Canada's Wild Salmon Caravan Connects Future Of Fish And Indigenous People
At 10 a.m. on Sept. 22, Granville Street in Vancouver turned into a river. Brightly colored cardboard salmon, bicycle floats and hundreds of people dressed in costumes flowed down the street, carrying huge silkscreen banners and flags as big as sails printed with the words "Wild Salmon Forever." People sang, beat drums and called the wild salmon home.
It was Day One of the weeklong : the fourth annual 250-mile pilgrimage which follows the yearly migration of sockeye salmon up the Fraser River, from the Salish Sea near the U.S.-Canadian border to the mouth of Adams Lake in interior British Columbia. It's known as one of the country's most important salmon spawning grounds.
"The Wild Salmon Caravan is a celebration of the spirit of wild salmon through arts and culture," says Dawn Morrison, one of the caravan's founders. Morrison is a member of Secwepemc Nation from the south-central part of British Columbia. Salmon is a staple food, integral to the culture and identity of many different indigenous peoples here. It's used in traditional ceremonies and in community feasts. It is baked, roasted over an open fire, canned, smoked or dried to be eaten over the winter.
"We're calling on all the nations to help us honor this amazing species and the wealth and abundance that it has generously given us for thousands of years," Morrison says.
But the caravan is not just a celebration — it's a call to action. Although the natural salmon population cycle contains predictable dips, in the last three years, the Fraser River has seen some of the lowest numbers of salmon returns in its recorded history — "abysmal," says Mike Lapointe, chief biologist of the Pacific Salmon Commission. Scientists blame the low returns on a giant patch of warm water in the northeast Pacific Ocean called "the blob" that has affected fishing all along the Pacific Coast in the last few years.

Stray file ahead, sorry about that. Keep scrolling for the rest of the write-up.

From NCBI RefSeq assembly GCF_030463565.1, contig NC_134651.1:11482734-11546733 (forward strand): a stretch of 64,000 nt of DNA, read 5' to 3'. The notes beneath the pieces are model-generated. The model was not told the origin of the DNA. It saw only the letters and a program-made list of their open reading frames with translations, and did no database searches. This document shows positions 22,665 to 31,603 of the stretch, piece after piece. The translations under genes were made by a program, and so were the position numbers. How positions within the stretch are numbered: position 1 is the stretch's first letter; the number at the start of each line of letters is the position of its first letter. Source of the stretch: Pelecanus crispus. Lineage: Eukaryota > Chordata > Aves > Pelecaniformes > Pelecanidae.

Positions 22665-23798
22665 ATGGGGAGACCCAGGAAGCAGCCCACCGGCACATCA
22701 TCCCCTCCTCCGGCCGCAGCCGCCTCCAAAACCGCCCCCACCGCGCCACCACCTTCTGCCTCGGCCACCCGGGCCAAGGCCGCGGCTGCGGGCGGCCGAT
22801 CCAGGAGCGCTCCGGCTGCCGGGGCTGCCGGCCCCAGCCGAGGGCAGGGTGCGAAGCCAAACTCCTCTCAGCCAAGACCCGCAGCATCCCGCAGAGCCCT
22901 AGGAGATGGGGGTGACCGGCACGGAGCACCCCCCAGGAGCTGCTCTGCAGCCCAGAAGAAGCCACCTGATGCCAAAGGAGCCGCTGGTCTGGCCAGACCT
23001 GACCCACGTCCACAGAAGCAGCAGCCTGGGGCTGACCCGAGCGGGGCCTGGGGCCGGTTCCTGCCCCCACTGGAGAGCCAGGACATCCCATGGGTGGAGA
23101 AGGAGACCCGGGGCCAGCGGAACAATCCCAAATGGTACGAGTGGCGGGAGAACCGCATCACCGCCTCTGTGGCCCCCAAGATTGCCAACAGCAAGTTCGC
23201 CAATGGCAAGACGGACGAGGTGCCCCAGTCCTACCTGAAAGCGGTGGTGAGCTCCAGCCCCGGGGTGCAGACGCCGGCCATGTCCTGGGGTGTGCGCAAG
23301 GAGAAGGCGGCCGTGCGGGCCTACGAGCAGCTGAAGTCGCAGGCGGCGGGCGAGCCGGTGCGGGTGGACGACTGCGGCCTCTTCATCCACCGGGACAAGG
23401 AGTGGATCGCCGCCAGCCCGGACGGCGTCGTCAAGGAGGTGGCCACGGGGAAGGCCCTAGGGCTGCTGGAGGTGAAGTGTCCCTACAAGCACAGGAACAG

And while 2018 was predicted to be a peak year in the Fraser River sockeye salmon's four-year cycle — with some predictions of up to 14 million fish returning to spawn — abnormally warm ocean conditions suggest the return will be closer to 11 million, says Lapointe. "The salmon are running a marathon a day. Warmer temperatures make it much harder for them," he says.
The threat to wild salmon populations of the West Coast has been going on far longer than the blob has been around. Tens of millions of salmon ran in North America's Western coastal rivers before the Europeans arrived. According to some estimates, the population has shrunk to 0.1 percent of that now, thanks to damming, development and pollution. While the Fraser River has a relatively stable sockeye population, it is not immune to the impacts of development and over-fishing.
Over the years, Morrison saw the downward trend and came up with the caravan as a way to bring attention to the fish's plight in a way that would be both creative and provocative.
The kick-off parade in Vancouver brought local farmers, social justice organizations and local food system advocates together. After the parade, an afternoon event included poets, musicians, artists, academics and activists from all over the country.